| Naik: Pipe-dream
New Delhi, Nov. 23: Finance minister Jaswant Singh has virtually snubbed petroleum minister Ram Naik in ruling out import tariff concessions for the import of liquefied natural gas (LNG).
Sources say the finance minister has written a curt letter to Naik stating that a change in the import tariff for LNG at this stage is “neither feasible nor desirable”.
The finance minister apparently has taken a rather generalised view of LNG and clubbed it with crude oil and petroleum products. He is reported to have taken the stand that the tariff policy for LNG imports has to be part of an overall policy for import tariffs for crude oil and petroleum products and, therefore, any changes in the policy can be made only when the Union budget is presented.
Sources say Singh has gone a step further and told Naik that he should look for a way to cut the transport cost of natural gas in order to make it available to consumers at a cheaper price. This in effect boils down to cutting the profit margin of Gail (India) Ltd. Singh has said the margin being given to Gail for transporting gas through its pipeline network is too high and there is a need to scale this down.
Senior petroleum ministry officials are of the view that their counterparts in the finance ministry do not understand the complexities of the hydrocarbon sector and, therefore, have not been able to convey the proper picture to the finance minister.
They point out that domestic natural gas is already being provided at a highly concessional price from the ONGC fields and Gail is doing a good job. The company also pays a rich dividend to the government. Any deliberate lowering of the transport costs will adversely impact the revenue of the government and hit Gail's ambitious plans for setting up a national gas grid as well.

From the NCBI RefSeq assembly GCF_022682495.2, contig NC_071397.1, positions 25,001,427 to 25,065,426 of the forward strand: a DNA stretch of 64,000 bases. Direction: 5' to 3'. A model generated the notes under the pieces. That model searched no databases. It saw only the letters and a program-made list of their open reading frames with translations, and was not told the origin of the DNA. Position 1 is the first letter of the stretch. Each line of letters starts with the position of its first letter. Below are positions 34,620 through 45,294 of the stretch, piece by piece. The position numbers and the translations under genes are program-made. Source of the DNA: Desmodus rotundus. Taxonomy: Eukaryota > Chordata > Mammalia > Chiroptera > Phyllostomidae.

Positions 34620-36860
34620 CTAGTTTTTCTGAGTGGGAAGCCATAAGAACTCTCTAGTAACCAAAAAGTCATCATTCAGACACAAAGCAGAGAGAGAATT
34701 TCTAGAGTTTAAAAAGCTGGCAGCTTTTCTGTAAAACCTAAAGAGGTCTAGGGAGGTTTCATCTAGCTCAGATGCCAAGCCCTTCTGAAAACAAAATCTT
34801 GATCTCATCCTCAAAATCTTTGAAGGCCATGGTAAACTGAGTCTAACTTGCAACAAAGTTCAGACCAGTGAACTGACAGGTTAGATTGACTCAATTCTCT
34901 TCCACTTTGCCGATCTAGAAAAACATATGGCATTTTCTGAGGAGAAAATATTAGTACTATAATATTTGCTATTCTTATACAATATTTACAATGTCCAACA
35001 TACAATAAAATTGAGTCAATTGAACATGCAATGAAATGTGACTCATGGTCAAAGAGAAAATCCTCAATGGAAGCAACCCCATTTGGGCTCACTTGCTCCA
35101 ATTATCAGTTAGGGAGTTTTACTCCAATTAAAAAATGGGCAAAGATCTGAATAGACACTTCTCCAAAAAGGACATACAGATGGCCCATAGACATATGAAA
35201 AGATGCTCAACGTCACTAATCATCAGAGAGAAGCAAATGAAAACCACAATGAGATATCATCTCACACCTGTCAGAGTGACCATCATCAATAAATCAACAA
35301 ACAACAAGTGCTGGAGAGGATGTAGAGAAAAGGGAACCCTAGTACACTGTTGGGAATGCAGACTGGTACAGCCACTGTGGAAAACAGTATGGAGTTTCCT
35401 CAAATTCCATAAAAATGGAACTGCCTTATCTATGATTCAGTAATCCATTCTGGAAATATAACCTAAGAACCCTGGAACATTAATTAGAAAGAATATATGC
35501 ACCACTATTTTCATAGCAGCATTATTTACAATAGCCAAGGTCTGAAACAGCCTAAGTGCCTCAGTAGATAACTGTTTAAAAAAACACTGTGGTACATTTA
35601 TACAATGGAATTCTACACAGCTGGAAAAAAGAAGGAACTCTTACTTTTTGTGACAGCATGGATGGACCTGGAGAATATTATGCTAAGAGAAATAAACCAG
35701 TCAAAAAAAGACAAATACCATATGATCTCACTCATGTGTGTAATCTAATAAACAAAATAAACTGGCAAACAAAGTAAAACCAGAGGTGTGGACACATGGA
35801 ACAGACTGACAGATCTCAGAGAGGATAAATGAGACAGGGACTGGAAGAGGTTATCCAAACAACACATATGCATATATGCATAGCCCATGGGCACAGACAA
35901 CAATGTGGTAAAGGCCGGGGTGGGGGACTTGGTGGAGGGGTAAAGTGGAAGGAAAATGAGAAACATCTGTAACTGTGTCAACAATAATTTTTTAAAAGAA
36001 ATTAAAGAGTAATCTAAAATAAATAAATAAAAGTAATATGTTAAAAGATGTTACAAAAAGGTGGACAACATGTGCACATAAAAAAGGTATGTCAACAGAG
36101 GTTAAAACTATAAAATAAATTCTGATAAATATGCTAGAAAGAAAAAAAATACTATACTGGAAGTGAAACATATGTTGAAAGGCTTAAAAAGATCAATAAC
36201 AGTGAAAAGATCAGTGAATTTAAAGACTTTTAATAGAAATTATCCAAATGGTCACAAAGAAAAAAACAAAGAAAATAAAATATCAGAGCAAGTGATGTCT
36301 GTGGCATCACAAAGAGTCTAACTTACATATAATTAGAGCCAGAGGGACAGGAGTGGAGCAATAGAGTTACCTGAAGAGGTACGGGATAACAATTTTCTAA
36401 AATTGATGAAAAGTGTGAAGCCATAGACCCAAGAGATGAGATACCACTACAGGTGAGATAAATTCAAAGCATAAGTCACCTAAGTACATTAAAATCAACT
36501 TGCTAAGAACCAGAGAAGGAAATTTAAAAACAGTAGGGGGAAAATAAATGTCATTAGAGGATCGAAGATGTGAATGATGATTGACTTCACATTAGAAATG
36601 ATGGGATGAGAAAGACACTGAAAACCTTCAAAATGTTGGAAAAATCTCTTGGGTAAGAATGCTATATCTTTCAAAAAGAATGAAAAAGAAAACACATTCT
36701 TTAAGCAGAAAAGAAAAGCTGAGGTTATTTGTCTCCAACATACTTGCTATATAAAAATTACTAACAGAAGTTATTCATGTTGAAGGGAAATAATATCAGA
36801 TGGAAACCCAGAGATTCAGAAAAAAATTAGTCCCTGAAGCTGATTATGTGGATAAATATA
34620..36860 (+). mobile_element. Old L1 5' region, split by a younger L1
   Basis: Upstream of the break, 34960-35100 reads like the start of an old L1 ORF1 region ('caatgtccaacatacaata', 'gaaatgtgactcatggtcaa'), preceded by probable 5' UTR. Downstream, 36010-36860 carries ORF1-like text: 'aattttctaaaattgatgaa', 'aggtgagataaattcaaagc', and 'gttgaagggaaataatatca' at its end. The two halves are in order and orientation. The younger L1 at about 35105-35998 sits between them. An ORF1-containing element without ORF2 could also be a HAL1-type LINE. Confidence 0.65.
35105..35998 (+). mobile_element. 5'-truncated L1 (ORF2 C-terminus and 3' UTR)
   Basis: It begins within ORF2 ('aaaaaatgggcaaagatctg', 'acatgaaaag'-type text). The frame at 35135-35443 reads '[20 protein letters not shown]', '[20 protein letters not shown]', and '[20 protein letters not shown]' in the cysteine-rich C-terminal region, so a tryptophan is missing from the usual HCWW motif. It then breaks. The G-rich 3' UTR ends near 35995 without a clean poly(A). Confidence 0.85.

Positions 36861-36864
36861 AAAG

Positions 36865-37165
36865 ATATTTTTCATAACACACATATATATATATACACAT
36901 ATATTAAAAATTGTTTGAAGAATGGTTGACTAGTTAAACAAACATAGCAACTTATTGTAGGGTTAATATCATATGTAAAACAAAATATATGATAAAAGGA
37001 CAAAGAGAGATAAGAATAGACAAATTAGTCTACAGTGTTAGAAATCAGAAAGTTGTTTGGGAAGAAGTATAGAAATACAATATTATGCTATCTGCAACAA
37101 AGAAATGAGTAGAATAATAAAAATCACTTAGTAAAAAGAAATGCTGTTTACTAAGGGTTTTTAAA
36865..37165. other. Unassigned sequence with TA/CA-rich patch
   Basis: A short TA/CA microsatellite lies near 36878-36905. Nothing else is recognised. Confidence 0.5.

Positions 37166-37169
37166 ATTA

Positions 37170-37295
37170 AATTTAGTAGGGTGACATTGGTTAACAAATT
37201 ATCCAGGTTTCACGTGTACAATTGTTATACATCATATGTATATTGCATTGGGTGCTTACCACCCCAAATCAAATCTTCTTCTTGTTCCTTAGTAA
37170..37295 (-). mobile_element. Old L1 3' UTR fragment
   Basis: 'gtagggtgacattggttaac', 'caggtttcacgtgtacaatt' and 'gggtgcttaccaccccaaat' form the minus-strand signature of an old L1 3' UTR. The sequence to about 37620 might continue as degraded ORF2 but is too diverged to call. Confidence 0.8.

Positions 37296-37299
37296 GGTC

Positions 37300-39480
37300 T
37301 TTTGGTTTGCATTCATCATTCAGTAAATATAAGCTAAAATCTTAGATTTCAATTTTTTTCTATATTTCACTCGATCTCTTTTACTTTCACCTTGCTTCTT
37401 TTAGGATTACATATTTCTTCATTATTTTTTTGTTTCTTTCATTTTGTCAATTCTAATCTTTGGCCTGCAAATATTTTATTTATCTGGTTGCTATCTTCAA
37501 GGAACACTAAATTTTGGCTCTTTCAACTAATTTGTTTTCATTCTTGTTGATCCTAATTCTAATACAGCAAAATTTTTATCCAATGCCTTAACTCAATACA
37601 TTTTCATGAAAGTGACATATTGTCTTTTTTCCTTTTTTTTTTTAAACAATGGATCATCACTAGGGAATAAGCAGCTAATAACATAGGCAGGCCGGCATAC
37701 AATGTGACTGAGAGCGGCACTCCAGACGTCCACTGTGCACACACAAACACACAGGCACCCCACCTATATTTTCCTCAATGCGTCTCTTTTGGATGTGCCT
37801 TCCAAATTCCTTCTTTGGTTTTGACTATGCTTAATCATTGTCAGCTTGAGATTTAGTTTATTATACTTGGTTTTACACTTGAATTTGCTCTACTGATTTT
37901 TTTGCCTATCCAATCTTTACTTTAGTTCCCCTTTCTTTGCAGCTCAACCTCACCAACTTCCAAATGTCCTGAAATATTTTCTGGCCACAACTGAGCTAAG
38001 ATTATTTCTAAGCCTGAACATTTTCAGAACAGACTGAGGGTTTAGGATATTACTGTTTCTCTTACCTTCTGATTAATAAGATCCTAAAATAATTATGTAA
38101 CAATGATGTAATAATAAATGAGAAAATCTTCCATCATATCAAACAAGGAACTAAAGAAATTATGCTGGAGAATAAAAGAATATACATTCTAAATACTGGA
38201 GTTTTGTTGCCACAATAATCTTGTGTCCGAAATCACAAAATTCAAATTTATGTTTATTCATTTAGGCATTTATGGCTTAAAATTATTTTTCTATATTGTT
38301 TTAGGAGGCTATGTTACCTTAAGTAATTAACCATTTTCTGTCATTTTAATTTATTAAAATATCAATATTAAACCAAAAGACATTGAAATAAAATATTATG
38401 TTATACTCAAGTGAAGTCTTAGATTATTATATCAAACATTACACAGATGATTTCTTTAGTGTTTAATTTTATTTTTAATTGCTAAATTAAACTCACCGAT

LNG consignments from Rasgas of Qatar are expected to start arriving at Petronet's terminal at Dahej in Gujarat from January onwards. Ram Naik has inherited a very tricky problem from his predecessor Vazapathi Ramamurthy who had signed the long-term contract with Rasgas and linked the price of LNG to crude oil.
The landed price of LNG was working out to around $5 per million British thermal units (Btu) for which there were no takers.
Rasgas of Qatar has now agreed to reduce the price of LNG for India provided that there is some “belt-tightening” all around. As a result, Petronet LNG has reduced its projected profit and scaled down the internal rate of return on the project to 12 per cent.
The petroleum ministry had also proposed a cut in government taxes on LNG since it is an infrastructure project and the product is environment friendly as well. However, the finance ministry has refused to play ball.
The petroleum ministry's argument is that since natural gas is used mainly in the power sector which is categorised as infrastructure there is every reason to include natural gas projects which supply the input for power generation as part of infrastructure.